IZA DP No. 2720: Reducing Income Transfers to Refugee Immigrants: Does Starthelp Help You Start?
published in: Labour Economics, 2010, 17 (1), 258-275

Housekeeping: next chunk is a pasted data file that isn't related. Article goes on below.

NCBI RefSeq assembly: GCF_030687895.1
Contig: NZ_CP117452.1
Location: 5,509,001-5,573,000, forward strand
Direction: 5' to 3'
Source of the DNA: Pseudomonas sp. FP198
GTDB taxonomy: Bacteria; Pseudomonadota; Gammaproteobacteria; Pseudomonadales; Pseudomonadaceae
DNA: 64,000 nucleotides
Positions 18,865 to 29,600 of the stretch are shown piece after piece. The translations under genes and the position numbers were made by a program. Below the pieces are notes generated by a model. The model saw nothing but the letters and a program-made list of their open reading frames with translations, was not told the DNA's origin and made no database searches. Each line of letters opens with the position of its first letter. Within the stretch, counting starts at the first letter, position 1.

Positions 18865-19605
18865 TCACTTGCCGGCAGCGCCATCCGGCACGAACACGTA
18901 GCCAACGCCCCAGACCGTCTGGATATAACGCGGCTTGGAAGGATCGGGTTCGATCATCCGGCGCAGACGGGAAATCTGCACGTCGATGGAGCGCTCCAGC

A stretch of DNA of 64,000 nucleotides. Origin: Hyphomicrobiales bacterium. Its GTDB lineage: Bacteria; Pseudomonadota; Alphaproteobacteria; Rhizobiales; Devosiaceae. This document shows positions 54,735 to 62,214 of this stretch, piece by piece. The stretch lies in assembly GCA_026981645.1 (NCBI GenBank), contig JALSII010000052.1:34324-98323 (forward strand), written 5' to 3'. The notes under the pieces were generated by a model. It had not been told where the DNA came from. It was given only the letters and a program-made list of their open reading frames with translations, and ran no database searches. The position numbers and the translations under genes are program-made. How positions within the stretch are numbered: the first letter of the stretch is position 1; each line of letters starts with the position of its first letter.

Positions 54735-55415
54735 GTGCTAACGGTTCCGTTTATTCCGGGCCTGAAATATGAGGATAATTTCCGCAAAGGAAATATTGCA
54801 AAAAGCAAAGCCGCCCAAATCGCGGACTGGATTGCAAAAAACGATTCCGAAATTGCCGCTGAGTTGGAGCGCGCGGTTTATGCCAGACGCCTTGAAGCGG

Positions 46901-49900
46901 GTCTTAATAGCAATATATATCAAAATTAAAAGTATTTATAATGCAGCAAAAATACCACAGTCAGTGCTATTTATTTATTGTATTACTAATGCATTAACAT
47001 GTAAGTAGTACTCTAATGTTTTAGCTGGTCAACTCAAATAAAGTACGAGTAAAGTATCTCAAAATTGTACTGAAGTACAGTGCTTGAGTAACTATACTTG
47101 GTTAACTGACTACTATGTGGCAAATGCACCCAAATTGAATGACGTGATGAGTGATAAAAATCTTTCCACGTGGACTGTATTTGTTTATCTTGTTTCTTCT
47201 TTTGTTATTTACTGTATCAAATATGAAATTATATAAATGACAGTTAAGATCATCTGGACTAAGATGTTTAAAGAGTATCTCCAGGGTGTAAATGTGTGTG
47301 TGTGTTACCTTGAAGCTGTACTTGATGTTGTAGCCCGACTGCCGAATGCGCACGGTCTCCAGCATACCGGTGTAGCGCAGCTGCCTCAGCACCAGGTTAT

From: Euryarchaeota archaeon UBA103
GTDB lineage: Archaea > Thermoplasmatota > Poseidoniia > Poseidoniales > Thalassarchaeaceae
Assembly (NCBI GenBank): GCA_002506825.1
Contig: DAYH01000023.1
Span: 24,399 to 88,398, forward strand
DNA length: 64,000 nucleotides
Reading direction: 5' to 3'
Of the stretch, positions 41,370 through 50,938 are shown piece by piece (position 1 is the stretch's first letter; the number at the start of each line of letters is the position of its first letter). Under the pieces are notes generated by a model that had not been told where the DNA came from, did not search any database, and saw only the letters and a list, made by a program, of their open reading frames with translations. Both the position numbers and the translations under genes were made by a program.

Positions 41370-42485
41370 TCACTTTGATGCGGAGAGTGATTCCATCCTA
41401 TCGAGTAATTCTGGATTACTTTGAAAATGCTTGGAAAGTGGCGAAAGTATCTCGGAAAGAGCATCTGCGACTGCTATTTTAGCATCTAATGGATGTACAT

In this paper we estimate the causal effect of lowering the public income transfers administered to newly arrived refugee immigrants in Denmark – the so-called starthelp – using a competing risk mixed proportional hazard framework. The two competing risks are exit to job and exit out of the labour force. A standard search model predicts that lower benefits decrease the reservation wage and/or increase the search effort. However, newly arrived refugee immigrants may initially have a weak position in the labour market due to the fact that they do not know the language and typically have no education, or alternatively, their education is not recognized in Denmark. Hence, there may be no demand for their skills. The empirical question addressed here is whether lower benefits affect their job finding rate; if no employer wants to hire them at the going minimum wage, the fact that the reservation wage is lowered may have little effect. For identification we use a ‘quasi-natural’ experiment, in which the rules for welfare benefits in Denmark changed rather dramatically. Refugee immigrants obtaining residence permit before July 1st 2002 received and continue to receive larger income transfers than those obtaining their residence permit after July 1st. We find that lowering public income transfers has a small positive effect on the job finding rate, once calendar time effects are introduced into the model. However, introducing time-variation in the effect, we find that most of the positive effect stems from a large positive effect after two years in Denmark. We also find that the exit rate from the labour force is positively affected by lower transfers, but here the effect is large during the first year in the host country, and then it declines. Furthermore, we investigate heterogeneous treatment effects, and we find, generally, that those which we consider the weakest in the labour market are close to being immune to this treatment.